Among chelating agents tested in the experimental animal model, one of the most useful and successful agents was 1-alkyl-3-hydroxy-2-methylpyrid-4-one (deferiprone (DFP)) or ferriprox (Figure 2), which can be used with the combination 1,2-dimethyl-3-hydroxypyrid-4-one (L1) [83]. The combination of both DFO and L1 increases the elimination of aluminum and iron simultaneously. Of course, the investigation has shown that the L1 does not increase the effect of the DFO on aluminum, and the addition of DFO to L1 will not increase the effect of L1 on iron excretion [84].

Currently, for effective chelating agents to form complexes with high stability, selectivity, lipophilicity, and bioavailability, some of the derivatives of kojic acid were synthesized, which showed high efficacy in the elimination of aluminum and iron ions. Of course, further research on the toxicology and pharmacology of these new ligands is recommended to improve the properties of these chelators [85].

Data Availability

The data used to support this study are available from the corresponding author upon request.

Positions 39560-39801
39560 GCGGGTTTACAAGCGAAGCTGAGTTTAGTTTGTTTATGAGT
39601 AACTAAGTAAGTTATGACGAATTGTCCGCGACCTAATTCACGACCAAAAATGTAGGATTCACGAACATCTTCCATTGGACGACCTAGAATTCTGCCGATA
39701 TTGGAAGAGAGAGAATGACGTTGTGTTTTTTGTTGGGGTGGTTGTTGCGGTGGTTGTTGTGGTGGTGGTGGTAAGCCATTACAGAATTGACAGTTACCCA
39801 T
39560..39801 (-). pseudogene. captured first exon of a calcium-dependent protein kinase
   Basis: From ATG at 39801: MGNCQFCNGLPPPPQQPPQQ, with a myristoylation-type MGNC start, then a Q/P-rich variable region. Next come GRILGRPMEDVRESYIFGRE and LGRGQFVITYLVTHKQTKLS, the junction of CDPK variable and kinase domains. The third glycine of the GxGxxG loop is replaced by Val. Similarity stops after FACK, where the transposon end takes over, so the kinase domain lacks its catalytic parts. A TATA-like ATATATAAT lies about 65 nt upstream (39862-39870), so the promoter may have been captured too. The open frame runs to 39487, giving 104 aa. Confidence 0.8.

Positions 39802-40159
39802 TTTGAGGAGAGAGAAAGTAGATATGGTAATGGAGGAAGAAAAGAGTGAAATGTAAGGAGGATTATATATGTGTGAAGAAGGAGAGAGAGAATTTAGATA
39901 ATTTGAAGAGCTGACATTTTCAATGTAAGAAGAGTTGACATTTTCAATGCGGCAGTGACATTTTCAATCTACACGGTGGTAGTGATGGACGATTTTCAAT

Conflicts of Interest

The authors declare that they have no conflicts of interest.

Authors’ Contributions

Mehrdad Rafati Rahimzadeh and Ali Akbar Moghadamnia drafted and edited the manuscript; Mehrdad Rafati Rahimzadeh and Roghayeh Jafarian Amiri contributed to literature review and arranging the information; Marzieh Pirzadeh arranged references and designed figures and tables, inserted the references using endnote software, and edited the whole manuscript; Sohrab Kazemi carried out the final writing and editing of the manuscript; Ali Akbar Moghadamnia corresponded the manuscript and supervised all parts of the manuscript writing.


The authors would like to thank their families, who inspired, encouraged, and tolerated them and their careers, and also the staff of Beheshti Hospital and Zahravy Central Library affiliated to Babol University of Medical Sciences, Babol, Iran.

Supplementary Materials

Mechanism of aluminum poisoning. Al produces reactive oxygen species, resulting in lipid peroxidation and oxidative damage to proteins and DNA. Al poisoning also increases free Fe2+ resulting in further oxidative stress. Al toxicity also reduces the content and activity of antioxidant enzymes, inhibits Na+/K + ATPase action, and alters cell membrane permeability. An increase in cytoplasmic calcium, p53, and BAX proteins due to Al poisoning leads to apoptosis. (Supplementary Materials)